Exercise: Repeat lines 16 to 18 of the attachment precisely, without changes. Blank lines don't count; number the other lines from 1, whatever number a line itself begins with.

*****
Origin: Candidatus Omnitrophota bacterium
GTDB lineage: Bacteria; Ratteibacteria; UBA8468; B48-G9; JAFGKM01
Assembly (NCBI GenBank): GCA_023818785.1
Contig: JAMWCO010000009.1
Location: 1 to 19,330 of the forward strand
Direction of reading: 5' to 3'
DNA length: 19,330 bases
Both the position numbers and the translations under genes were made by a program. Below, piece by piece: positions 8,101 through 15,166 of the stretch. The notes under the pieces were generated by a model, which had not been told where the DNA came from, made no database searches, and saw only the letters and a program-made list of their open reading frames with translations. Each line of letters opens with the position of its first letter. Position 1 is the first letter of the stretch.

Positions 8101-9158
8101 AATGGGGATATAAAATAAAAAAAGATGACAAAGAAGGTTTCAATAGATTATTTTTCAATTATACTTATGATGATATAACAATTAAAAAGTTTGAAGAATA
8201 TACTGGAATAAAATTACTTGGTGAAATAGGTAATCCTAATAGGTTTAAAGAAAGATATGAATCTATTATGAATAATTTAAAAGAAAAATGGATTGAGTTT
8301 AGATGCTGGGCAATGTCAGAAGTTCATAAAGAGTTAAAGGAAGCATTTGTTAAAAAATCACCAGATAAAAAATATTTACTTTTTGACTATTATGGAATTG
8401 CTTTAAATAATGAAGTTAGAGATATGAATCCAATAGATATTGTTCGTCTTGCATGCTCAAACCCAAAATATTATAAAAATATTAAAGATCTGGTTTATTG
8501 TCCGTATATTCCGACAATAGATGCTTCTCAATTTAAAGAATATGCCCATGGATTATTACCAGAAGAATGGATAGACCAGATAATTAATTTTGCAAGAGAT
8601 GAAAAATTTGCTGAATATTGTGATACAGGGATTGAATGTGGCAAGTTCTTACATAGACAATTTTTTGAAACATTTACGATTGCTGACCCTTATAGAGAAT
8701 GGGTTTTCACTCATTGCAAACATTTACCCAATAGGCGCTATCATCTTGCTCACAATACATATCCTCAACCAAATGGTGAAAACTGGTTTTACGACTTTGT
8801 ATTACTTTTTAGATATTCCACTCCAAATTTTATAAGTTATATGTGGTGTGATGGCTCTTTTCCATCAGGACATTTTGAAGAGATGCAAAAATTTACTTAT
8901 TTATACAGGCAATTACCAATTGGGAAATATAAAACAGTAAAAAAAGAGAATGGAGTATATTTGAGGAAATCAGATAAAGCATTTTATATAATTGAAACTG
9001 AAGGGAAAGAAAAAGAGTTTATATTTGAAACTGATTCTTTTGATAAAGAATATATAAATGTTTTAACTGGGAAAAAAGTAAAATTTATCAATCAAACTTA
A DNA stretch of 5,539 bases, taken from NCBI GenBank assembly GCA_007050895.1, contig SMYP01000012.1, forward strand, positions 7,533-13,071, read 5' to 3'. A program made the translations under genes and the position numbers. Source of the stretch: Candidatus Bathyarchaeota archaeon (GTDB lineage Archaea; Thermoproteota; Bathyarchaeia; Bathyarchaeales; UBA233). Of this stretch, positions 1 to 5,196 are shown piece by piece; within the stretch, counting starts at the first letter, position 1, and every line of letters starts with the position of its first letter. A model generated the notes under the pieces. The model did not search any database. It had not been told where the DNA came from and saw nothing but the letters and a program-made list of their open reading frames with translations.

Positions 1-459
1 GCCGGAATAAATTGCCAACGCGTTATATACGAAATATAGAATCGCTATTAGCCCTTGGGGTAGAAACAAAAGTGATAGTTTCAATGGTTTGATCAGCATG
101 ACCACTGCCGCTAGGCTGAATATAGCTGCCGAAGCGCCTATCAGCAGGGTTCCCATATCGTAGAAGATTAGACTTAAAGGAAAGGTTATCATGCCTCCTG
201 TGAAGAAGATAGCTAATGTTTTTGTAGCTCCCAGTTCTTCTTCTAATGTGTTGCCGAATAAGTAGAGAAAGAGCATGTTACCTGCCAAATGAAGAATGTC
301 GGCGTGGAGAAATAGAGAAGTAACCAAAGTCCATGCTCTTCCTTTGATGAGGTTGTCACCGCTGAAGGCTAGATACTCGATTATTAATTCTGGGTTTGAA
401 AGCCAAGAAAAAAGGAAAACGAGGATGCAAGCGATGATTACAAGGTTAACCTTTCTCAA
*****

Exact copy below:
8701 GGGTTTTCACTCATTGCAAACATTTACCCAATAGGCGCTATCATCTTGCTCACAATACATATCCTCAACCAAATGGTGAAAACTGGTTTTACGACTTTGT
8801 ATTACTTTTTAGATATTCCACTCCAAATTTTATAAGTTATATGTGGTGTGATGGCTCTTTTCCATCAGGACATTTTGAAGAGATGCAAAAATTTACTTAT
8901 TTATACAGGCAATTACCAATTGGGAAATATAAAACAGTAAAAAAAGAGAATGGAGTATATTTGAGGAAATCAGATAAAGCATTTTATATAATTGAAACTG